QUITE a gloom was cast over the whole community here, when the news was circulated that a double tragedy had occurred at the “Krangala” orchard, whereby two well-known and respected young people had met their deaths in a painfully sad tragic manner.
The victims were Stanley Clarke, aged 27 years and Janet Ross, aged 26 years.
The former was a native of Somerville, and had lived here practically all his life. He enlisted for active service with the 14th Battalion, and took part in the landing at Gallipoli.
He was a man of splendid physique, standing 6ft. high, and looked an ideal soldier in his khaki uniform.
Ever since returning he has worked in the fruit industry a great part of the time as a packer, and was regarded as an expert at the business.
For the past eighteen months he has been employed by Mr H. Hanton, at “Krangala” as a general orchardist, who says that Clarke was a thoroughly experienced and conscientious workman, and honestly worth more to him than two ordinary men.
He was of a generous disposition, and popular with the residents of the district.
Miss Ross was not so well known locally. She was a native of Scotland, coming to Australia some years ago with the other members of the family, her mother dying before they came here.
Miss Ross, who was an attractive young woman, was supposed to be “engaged” to Clarke.
At any rate there had been an attachment between them for some time past.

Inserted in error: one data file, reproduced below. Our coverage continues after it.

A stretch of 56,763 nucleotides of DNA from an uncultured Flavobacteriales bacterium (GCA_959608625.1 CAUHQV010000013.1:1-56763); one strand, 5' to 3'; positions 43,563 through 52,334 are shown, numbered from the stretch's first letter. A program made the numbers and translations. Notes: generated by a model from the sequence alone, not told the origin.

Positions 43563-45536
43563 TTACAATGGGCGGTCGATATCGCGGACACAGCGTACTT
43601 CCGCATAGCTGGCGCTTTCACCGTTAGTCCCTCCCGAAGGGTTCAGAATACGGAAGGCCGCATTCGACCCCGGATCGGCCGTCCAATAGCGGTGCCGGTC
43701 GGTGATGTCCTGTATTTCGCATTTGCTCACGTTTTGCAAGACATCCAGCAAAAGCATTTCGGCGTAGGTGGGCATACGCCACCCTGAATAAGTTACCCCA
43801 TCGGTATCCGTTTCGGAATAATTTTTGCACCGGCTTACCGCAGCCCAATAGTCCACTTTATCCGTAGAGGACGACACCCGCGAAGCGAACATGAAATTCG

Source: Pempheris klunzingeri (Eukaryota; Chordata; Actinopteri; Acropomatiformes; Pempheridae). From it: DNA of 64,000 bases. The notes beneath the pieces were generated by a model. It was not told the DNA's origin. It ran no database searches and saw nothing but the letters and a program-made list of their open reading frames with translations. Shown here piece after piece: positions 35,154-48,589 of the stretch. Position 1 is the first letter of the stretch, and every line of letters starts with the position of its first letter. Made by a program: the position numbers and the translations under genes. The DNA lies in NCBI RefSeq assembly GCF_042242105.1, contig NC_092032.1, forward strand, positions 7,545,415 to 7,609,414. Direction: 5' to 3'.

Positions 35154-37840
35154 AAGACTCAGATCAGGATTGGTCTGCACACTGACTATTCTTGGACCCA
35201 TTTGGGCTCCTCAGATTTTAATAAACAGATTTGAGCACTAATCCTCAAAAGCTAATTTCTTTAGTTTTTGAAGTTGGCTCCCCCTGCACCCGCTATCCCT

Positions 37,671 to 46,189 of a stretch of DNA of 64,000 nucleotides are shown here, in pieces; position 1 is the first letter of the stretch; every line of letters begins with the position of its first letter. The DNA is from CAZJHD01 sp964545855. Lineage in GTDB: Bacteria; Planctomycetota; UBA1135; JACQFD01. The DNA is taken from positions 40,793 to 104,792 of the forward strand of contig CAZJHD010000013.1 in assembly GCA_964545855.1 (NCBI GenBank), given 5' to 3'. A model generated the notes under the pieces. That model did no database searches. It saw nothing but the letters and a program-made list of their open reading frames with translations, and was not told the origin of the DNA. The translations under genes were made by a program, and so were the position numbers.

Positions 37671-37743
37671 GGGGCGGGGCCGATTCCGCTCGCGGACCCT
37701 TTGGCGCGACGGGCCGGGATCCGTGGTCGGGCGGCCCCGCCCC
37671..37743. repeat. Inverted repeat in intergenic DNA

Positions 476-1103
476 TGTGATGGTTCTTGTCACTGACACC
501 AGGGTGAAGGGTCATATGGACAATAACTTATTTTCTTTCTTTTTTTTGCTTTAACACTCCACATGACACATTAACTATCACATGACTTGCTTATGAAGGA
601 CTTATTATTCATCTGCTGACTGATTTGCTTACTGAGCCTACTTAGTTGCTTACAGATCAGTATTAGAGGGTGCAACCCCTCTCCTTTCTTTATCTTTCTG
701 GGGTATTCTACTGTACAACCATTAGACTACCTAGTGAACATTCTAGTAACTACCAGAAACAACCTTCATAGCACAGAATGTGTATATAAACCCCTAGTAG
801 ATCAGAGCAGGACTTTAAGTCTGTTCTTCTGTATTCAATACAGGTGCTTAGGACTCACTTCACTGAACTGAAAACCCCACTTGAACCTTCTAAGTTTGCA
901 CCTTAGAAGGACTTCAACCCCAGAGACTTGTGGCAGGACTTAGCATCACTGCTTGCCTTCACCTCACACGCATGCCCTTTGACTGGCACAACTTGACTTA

She had been in domestic service in one of the suburbs for a long time.
A few days before the tragedy she returned to Somerville, with the intention of remaining home until after Christmas.
She dressed herself in her best clothes on the fatal morning, and left home after writing a letter and putting into an envelope some strychnine that her father kept in the house.
It is assumed that she went to interview Clarke to arrange a settlement of their love affairs, which, evidently, were not settled in her favor, for, shortly after, she was found by her sister, Miss Jean Ross, on the floor of the room in which Clarke lived, groaning and in great pain.
She moaned “I have poisoned myself; give me a drink of water.”
Her sister complied with the request, and ran for help.
A shot was heard previous to this, which proved to be one fired by the unfortunate man Clarke, in an attempt to shoot himself.
In this he failed, the shoot passing through the roof.
Not having cartridges handy, and the gun being only a single barrelled one he ran to the house for another cartridge, which he snatched up, and re-charged the gun.
Clarke, placing his chin over the barrel, operated the trigger with a piece of wire.
This shot proved fatal, and death must have been instantaneous.
Robert Walters, aged 17, who is also employed in the orchard, ran to Mr George Shepherd’s house for assistance.
Mrs Shepherd rushed to her neighbour’s help, and administered an emetic to the dying woman, who was by this time in great agony.
In reply to a question she told Mrs Shepherd that she “could not go on any longer.”
She asked “Where is Stan,” and before expiring said, several times— “I’m going; I’m going.”
The interior of the room did not suggest that any struggle had taken place.
Clarke was a clean and tidy man, and apart from some torn photographs in the fireplace, the place gave evidence of this after the tragedy.
The Coroner (Dr. Cole) visited Somerville, and ordered a post mortem examination of the bodies, which was conducted by Dr. C. Maxwell, of Frankston, on Tuesday afternoon.